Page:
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land, and Dr. Johnson's upon Newton, in their several accounts of Milton's conduct with respect to religious worship; and we think it an apt illustration of Toby Smollet's story of the three crows. For our parts, we are of opinion, that Milton's sentiments, or the practical effects of them in matters of religion, want no vindication. As to the matter in question, we remember a passage in Robert Barclay's catechism, where the author, having cited several texts of Scripture, concludes, Ex omnibus hisce scripturæ locis apparet, verum Dei cultum in spiritu elle; et ficut nec certo cuilibet loco, ita nec certo cuivis tempori limitatur. This might be Milton's persuasion, as well as Bar


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clay's; but no confiderate man would conclude from these words, that Barclay never prayed in private.

The worthy man to whose memory these papers are dedicated fell under many foolish and illiberal fufpicions on account of his absenting from public worship. If any of our more ingenuous readers have been imposed upon, or influenced by such base infinuations of purblind bigotry, we may hope they will now see in some expressions of Mr. Hollis's heart-felt unaffected piety, that pure religion and undefled before God and the Father, does not depend upon a man's exterior connections with any vi-, lible church, or religious fociety, so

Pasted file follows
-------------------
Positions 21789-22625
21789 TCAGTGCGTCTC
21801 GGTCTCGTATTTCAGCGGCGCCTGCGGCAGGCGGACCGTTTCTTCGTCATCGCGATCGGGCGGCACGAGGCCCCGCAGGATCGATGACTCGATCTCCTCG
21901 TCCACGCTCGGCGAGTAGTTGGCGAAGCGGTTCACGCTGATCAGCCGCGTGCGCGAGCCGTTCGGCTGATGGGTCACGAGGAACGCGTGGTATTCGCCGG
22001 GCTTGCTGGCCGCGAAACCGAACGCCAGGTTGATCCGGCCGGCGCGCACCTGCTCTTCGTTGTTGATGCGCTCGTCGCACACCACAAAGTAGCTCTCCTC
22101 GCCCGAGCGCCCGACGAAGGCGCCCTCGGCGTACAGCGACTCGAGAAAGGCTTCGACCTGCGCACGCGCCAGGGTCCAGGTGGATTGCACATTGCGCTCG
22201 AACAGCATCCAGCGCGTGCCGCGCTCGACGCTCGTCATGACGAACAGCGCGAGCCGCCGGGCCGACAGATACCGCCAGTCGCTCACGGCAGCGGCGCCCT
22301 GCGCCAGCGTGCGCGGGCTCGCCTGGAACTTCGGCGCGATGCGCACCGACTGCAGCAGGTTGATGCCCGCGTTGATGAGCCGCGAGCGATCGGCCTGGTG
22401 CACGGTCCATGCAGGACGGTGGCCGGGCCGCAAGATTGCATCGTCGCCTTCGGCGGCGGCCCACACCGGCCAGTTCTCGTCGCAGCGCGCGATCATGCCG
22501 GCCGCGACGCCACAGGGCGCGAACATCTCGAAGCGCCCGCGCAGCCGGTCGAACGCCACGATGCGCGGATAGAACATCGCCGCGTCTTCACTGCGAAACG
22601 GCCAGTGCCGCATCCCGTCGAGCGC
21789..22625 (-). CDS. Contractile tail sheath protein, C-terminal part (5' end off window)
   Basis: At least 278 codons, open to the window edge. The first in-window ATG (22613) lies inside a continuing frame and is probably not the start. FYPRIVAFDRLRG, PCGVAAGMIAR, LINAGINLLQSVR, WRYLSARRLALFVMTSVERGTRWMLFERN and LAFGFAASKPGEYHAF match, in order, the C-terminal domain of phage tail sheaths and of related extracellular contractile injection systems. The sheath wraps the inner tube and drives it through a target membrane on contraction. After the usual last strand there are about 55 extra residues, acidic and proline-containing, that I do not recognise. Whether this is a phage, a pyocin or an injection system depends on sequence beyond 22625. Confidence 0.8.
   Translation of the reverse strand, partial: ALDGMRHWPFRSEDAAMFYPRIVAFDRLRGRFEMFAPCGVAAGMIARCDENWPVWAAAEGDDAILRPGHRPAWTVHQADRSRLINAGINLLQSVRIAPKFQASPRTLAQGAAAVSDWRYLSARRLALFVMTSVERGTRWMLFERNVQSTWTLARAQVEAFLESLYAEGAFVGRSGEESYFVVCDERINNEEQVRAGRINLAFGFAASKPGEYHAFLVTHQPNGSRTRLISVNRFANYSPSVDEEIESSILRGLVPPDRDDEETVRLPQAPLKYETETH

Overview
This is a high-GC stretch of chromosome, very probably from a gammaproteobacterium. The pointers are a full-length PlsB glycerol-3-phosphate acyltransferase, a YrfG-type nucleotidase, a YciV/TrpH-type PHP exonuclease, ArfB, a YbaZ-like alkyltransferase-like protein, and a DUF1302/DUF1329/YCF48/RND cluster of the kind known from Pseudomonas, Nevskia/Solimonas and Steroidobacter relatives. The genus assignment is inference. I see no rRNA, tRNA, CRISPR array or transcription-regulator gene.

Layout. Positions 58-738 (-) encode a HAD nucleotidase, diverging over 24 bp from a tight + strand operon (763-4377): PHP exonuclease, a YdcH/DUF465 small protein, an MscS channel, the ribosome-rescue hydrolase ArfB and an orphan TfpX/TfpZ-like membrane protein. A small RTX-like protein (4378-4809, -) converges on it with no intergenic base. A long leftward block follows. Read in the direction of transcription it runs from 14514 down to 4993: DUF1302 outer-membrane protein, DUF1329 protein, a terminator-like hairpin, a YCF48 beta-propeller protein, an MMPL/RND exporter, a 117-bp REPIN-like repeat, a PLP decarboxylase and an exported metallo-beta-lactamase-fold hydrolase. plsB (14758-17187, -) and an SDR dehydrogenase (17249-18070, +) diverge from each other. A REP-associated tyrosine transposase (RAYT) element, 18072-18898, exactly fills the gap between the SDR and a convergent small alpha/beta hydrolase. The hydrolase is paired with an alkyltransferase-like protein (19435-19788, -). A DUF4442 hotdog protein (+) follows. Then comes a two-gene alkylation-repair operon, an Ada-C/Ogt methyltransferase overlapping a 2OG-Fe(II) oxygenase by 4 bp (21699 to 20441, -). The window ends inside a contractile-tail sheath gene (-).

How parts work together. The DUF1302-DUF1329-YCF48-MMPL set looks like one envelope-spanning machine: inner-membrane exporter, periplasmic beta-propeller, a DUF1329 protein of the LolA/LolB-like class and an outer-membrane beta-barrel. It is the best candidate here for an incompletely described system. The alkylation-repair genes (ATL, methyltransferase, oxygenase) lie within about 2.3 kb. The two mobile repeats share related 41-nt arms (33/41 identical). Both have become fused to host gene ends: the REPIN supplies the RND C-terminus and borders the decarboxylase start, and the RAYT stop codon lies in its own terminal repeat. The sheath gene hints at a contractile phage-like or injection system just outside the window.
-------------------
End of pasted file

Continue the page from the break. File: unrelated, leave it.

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called, whatever. And this we presume to offer as a complete apology for Milton, as well as his excellent and ever memorable difciple.

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The Blazoning of Milton's Arms, which

are prefixed to these REMARKS.

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“The Arms that John Milton did use 66 and feal his letters with, were Argent,

a Spread Eagle, with two heads gules, legg'd and beak’d fable.”

Wood, vol. I. fast. 262.

These arnis are engraved in Toland's Milton, vol. I. but the crest is not there as in Milton's seal.

Milton's feal, from which the arms were taken, was bought of Mr. John Payne, by T.H. for three guineas, 1761.

It is in silver, came into his possession on the death of Foster, who had married a grand-daughter of Milton's.


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The dates of the original editions of


1641, Of Reformation in England. 1641, Of Prelatical Episcopacy. 1641, Of Church Government. 1641, Animadversions upon the Remoir

ftrants 'defence against Smec

tymnus. 1642, An Apology for Smectymnus. 1644, Areopagitica... 1644, The Doctrine and Discipline of

Divorce. 1644; The Doctrine, &c. of Divorce

much' augmented, a second

edition. 1645, The fame.

1644, The


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